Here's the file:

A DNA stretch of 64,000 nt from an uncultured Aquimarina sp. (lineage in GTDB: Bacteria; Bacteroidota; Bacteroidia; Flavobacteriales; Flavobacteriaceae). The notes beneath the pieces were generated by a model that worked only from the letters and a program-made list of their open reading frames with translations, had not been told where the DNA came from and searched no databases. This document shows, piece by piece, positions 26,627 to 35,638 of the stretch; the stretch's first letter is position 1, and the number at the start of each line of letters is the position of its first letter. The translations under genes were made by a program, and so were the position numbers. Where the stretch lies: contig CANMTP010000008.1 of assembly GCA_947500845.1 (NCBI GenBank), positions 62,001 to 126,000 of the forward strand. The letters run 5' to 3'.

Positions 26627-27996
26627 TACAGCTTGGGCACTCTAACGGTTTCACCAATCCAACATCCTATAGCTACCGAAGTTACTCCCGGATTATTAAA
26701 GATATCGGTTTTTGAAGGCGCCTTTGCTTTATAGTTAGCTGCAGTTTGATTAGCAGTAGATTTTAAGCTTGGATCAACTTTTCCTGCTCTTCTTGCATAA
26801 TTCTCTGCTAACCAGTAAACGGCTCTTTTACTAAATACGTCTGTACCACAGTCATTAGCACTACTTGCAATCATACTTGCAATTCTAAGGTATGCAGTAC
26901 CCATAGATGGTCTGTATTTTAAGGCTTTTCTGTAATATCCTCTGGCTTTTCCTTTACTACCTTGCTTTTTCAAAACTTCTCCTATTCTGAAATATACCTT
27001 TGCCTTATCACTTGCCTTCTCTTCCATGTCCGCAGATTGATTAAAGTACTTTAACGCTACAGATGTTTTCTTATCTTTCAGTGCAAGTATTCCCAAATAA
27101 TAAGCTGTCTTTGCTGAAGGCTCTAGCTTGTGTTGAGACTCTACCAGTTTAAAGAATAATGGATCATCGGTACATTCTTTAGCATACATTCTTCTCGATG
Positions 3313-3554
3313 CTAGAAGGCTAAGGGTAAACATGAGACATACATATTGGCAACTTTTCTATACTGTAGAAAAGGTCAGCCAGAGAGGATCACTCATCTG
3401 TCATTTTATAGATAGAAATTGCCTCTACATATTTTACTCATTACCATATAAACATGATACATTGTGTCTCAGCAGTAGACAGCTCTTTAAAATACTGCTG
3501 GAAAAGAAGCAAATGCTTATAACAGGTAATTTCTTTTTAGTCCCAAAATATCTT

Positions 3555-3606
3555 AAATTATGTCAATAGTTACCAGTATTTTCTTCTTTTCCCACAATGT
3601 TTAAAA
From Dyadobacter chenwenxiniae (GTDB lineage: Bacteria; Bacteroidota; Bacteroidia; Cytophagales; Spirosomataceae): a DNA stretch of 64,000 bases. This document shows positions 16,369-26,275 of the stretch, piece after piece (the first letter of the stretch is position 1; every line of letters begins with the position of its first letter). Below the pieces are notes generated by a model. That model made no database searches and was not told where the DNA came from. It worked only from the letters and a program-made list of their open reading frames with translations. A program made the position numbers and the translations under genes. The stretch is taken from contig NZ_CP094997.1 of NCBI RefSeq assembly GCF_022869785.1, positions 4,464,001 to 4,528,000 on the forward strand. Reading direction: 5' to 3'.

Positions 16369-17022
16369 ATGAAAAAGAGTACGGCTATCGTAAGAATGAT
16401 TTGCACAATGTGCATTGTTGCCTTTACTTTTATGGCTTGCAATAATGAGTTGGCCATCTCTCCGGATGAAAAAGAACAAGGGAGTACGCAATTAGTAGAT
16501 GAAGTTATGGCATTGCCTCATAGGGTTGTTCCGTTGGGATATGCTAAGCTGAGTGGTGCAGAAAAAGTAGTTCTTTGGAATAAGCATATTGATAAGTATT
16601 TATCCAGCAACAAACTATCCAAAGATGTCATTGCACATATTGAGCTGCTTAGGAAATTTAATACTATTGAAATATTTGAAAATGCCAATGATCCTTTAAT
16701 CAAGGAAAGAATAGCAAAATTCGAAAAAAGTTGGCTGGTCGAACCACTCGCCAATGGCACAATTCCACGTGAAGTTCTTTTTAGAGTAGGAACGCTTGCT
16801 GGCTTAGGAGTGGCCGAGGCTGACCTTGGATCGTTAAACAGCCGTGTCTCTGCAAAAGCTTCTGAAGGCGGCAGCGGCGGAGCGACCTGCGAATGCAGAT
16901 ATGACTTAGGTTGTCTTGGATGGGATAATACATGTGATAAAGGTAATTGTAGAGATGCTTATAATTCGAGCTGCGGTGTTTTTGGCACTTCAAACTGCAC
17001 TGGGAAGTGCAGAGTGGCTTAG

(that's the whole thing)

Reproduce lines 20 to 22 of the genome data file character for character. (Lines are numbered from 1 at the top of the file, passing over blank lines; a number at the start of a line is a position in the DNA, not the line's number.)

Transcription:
16501 GAAGTTATGGCATTGCCTCATAGGGTTGTTCCGTTGGGATATGCTAAGCTGAGTGGTGCAGAAAAAGTAGTTCTTTGGAATAAGCATATTGATAAGTATT
16601 TATCCAGCAACAAACTATCCAAAGATGTCATTGCACATATTGAGCTGCTTAGGAAATTTAATACTATTGAAATATTTGAAAATGCCAATGATCCTTTAAT
16701 CAAGGAAAGAATAGCAAAATTCGAAAAAAGTTGGCTGGTCGAACCACTCGCCAATGGCACAATTCCACGTGAAGTTCTTTTTAGAGTAGGAACGCTTGCT